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4

Awhile sweet hope her bosom cheers,

Though absent yet their hearts are join'd, Henry may bless her future years;

This still'd the anguish of her mind.

5

But ah! what terrors wait the Fair,

Whose love on trackless seas is tost! She hears, half frantic with despair,

The vessel's wreck’d-her Henry's lost.

6

Impatient griefs her bosom tear,

She raves—she weeps--nor comfort feels, Victim of woe and wild despair, She thus her sorrowing heart reveals.

7
“Ah, wretched maid! unlov'd, unknown!

- Bereft of ev'ry earthly joy!
Ne'er shalt thou cease thy loss to mourn,
“ And weep thy Henry's destiny.

8
“ The treasur'd sorrow, now so dear,

“ Still cherish'd in thy breast shall live; " Its keenest pangs thy heart revere,

6. "Twere sinful couldst thou cease to grieve.”

9

She stops.-A voice in accents mild,

Calm as the Zephyr-far more sweet, Salutes her, “ Cease, sad sorrow's child,

" Nor rash that sentiment repeat !

10

Heav'n, for our good, afflictions dire “ In mercy as in wisdom sends

; 66 Thither then bid thy thoughts aspire,

“ And make the hosts of Heav'n thy friends."

11

She turn’d to view what it might be,

That thus the friendly precept gave; One learn'd in heav'nly truths was he,

Who came to counsel and to save.

12

And now the blessed Book he brought,

And many a holy text to prove,
How Heav'n is ne'er unmov'd when sought,

And oft chastises most in love.

13

Affliction's path himself had trod,

Tost on the world's delusive shore, Till his heart fasten’d on his God,

And knew despondence now no more.

14 She heard. The troublous errors fled, Chas'd by Truth's brightening beams they

flew ! And soon she bless'd the power which led The sage that did her steps pursue.

15 His words his looks-his precepts mild,

His patient hope-his faith confest, The mourner of her griefs beguil'd,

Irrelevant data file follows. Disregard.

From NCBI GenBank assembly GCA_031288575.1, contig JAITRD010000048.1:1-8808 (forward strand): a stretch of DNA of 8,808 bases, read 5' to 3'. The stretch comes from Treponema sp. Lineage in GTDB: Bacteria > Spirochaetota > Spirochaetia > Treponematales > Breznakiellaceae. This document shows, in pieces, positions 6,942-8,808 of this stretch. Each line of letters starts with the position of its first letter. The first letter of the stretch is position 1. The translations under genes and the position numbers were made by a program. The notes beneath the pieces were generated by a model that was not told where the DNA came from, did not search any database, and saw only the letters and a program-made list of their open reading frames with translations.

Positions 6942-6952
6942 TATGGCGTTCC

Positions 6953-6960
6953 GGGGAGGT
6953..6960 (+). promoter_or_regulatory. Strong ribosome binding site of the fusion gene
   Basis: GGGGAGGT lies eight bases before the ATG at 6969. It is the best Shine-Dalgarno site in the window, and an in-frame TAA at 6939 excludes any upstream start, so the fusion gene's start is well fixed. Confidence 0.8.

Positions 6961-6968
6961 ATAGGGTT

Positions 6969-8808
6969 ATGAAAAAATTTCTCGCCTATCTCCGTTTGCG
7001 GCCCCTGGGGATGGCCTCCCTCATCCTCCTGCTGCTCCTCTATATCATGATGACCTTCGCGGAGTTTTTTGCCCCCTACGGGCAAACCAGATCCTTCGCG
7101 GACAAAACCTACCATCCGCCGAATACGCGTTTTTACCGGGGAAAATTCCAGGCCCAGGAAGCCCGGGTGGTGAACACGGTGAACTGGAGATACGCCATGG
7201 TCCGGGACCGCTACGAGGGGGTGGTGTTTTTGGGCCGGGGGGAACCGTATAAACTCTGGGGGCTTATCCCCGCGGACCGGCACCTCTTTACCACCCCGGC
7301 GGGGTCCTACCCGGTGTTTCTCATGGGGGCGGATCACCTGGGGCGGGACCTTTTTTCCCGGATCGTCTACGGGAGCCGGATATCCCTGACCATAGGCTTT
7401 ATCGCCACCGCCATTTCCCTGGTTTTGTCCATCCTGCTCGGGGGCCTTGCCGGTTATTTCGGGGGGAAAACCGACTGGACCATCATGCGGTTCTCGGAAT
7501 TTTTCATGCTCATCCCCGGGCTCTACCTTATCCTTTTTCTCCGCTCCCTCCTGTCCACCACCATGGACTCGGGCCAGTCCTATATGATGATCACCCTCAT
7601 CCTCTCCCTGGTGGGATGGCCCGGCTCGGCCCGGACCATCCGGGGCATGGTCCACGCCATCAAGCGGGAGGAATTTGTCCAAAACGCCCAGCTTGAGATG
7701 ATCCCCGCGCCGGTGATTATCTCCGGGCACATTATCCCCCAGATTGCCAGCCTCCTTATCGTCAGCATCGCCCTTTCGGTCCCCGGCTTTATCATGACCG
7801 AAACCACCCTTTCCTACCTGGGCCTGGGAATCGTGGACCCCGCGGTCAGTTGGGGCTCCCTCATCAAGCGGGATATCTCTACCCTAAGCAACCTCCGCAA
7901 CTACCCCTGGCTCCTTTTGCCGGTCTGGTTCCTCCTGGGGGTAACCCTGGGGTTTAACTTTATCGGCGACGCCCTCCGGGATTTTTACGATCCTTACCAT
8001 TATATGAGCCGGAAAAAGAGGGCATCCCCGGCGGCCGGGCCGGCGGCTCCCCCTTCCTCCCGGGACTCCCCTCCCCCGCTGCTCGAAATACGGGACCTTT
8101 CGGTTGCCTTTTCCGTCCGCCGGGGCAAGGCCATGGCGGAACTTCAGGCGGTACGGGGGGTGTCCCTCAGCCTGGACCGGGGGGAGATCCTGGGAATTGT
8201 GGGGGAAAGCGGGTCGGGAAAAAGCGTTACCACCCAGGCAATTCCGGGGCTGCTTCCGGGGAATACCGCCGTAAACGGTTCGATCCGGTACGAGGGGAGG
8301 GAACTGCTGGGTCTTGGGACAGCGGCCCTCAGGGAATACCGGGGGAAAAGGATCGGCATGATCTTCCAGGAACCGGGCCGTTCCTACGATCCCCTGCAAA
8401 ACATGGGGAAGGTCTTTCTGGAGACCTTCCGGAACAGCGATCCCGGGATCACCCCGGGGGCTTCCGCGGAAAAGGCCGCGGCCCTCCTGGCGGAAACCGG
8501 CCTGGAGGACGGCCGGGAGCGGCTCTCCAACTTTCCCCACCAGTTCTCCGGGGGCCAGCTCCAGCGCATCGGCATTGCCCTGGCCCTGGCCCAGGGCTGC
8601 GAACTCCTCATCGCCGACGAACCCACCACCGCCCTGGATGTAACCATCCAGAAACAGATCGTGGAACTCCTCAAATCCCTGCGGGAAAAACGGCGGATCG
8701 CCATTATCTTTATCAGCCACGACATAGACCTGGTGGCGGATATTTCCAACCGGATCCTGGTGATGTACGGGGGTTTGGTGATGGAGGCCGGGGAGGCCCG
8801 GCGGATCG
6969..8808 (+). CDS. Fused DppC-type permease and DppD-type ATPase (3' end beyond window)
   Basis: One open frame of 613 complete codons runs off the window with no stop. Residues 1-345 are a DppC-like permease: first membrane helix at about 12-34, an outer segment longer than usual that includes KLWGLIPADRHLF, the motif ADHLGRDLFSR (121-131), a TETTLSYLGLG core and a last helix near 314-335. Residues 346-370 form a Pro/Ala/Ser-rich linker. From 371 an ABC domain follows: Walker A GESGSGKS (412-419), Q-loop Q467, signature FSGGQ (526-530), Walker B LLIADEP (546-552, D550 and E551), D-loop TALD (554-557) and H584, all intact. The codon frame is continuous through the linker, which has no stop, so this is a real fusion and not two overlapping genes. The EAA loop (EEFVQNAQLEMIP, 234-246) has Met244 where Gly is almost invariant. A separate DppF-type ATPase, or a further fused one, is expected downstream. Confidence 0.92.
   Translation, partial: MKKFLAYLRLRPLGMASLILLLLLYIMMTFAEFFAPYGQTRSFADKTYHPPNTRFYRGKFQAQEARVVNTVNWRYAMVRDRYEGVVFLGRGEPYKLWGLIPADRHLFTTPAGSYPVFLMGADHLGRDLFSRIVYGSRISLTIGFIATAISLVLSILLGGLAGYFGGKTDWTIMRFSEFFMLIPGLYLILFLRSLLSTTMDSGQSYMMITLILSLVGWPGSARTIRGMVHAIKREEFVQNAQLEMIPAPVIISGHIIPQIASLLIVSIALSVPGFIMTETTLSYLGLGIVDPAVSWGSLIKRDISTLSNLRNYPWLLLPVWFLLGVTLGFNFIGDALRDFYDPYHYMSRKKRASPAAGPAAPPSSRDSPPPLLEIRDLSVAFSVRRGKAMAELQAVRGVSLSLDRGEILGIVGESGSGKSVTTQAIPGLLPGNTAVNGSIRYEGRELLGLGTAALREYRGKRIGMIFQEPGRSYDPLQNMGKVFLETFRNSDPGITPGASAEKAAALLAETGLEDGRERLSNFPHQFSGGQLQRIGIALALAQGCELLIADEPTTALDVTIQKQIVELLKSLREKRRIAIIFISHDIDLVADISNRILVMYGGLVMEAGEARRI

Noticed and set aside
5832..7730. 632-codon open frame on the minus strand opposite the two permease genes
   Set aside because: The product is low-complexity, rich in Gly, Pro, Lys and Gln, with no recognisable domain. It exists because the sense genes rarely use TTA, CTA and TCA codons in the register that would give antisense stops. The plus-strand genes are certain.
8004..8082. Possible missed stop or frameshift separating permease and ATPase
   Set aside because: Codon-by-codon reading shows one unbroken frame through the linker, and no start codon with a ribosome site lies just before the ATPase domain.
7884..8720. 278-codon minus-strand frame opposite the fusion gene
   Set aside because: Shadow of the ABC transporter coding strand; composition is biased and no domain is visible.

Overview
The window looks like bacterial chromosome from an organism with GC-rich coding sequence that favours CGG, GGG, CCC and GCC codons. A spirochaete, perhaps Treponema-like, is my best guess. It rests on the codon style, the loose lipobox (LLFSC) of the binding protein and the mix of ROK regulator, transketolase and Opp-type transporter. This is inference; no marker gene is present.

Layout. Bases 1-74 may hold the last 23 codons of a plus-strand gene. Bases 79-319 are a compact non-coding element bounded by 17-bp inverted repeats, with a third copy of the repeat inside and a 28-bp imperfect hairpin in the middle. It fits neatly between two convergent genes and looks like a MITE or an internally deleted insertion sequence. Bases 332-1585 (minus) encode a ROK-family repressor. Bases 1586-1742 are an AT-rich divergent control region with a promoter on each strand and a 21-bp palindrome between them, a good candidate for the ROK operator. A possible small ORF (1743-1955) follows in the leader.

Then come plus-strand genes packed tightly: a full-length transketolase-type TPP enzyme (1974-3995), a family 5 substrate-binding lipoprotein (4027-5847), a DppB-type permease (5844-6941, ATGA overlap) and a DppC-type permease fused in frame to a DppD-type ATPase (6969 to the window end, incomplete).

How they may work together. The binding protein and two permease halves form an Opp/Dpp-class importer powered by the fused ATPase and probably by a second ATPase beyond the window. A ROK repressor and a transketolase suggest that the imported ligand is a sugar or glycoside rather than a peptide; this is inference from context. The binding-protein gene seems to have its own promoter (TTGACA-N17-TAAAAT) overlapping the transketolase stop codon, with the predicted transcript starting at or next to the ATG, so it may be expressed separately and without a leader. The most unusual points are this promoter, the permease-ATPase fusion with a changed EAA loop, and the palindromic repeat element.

And calm'd the tempests in her breast.

II.

EDGAR AND ELLA.

BY MR. JAMES LAMB.

1 The night was dark, and awful was the scene, The wind blew high and loud the billows

roar'd, The snow came drifting, and the frost how keen, The heath, alas! no shelter could afford.

2 'Twas then young Edgar bent his trackless way

Ella to meet, by whom he was belov'd,

Whose charms held o'er his heart despotic sway, They'd own'd their passions, and their sires approv'd.

3 The proudest gifts, great Nature e'er bestow'd

On mortals, sure this virtuous pair possest, With wealth too, were they bounteously en

dow'd, And nought they lack'd to make each other blest.

4 But to the will of all-disposing Heaven

Ere 'tis accomplish'd human eyes are blind; Fur down a precipice where snow was driven He fell, and to his God his soul resign'd.

5 Some days elaps'd, when Ella, in despair, Found the drear spot that Edgar's corse

contain'd, In wild distraction then she tore her hair, And in most impious terms high Heaven arraign'd.

6 Reason at length recall'd this lovelorn maid,

Who piously for pardon bent her knee; She woo'd her dear religion's balmy aid

And never more repin'd at God's decree.

IlI.

T II E TOK EN.

BY MR. DIBDIN.

1
The breeze was fresh, the ship in stays,
Each breaker hush'd, the shore a haze,
When Jack, no more on duty callid,
His true-love's tokens overhaul'd:
The broken gold, the braided hair,
The tender motto, writ so fair,
Upon his 'bacco-box he views,
Nancy the poet, love the muse:

“ If you loves I as I loves you,
No pair so bappy as we two."

2
The storm--that like a shapeless wreck,
Had strew'd with rigging all the deck,
That tars for sharks had given a feast,
And left the ship a hulk-had ceas'd :
When Jack, as with his messmates dear
He shar'd the grog, their hearts to cheer,
Took from his 'bacco-box a quid,
And spelt, for comfort, on the lid,

“ If you loves I as I loves you,
No pair so happy as we two."

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